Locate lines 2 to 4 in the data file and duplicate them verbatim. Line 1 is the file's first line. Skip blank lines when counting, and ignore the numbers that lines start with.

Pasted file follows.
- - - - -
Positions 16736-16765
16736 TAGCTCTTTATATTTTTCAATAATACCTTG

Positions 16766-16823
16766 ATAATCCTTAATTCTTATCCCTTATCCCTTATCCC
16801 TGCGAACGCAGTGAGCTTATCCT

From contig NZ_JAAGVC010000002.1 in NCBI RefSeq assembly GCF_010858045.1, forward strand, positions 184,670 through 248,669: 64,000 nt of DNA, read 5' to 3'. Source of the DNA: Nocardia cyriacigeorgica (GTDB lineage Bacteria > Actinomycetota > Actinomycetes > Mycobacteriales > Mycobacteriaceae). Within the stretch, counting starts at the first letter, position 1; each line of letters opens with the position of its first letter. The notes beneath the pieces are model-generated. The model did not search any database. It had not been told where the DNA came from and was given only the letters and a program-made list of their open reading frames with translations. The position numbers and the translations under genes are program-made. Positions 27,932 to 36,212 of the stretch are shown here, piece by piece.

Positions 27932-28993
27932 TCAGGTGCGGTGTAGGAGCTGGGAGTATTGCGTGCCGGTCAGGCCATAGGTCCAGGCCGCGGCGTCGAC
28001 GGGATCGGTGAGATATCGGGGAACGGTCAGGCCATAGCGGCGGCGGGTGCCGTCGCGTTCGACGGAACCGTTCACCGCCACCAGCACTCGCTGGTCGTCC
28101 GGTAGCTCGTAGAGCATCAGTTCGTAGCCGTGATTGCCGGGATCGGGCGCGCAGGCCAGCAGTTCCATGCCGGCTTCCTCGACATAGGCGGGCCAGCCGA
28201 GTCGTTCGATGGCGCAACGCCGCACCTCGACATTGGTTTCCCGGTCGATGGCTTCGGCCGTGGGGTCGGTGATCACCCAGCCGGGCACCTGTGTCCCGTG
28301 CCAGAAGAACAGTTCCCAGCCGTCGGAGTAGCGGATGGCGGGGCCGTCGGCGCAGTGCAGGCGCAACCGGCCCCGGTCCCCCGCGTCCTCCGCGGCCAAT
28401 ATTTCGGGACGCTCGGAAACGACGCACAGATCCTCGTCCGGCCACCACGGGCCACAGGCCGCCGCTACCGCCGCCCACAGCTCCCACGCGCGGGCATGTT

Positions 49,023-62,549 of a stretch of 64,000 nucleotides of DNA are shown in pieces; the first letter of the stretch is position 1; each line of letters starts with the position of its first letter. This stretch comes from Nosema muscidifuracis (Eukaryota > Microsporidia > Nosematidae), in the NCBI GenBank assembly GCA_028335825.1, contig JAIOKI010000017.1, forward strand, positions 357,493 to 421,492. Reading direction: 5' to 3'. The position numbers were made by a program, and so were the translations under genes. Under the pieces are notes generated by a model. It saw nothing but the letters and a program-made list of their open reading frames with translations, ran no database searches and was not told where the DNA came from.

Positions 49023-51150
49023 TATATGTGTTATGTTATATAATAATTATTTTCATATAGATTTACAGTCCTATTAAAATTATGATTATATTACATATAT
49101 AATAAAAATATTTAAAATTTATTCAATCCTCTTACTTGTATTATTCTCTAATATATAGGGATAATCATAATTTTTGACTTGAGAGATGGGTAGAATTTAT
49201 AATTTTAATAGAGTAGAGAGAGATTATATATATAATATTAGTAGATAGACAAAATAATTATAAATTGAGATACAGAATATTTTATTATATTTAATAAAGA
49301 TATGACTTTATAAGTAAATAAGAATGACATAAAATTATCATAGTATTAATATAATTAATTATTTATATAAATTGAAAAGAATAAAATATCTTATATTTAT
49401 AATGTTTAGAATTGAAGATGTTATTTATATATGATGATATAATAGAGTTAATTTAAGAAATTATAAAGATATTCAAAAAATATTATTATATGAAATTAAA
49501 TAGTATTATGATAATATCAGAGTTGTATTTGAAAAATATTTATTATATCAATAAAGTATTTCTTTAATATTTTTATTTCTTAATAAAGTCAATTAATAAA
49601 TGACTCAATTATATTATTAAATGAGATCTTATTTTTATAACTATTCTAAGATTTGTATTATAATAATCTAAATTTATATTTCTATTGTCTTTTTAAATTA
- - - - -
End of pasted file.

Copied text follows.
16736 TAGCTCTTTATATTTTTCAATAATACCTTG

Positions 16766-16823
16766 ATAATCCTTAATTCTTATCCCTTATCCCTTATCCC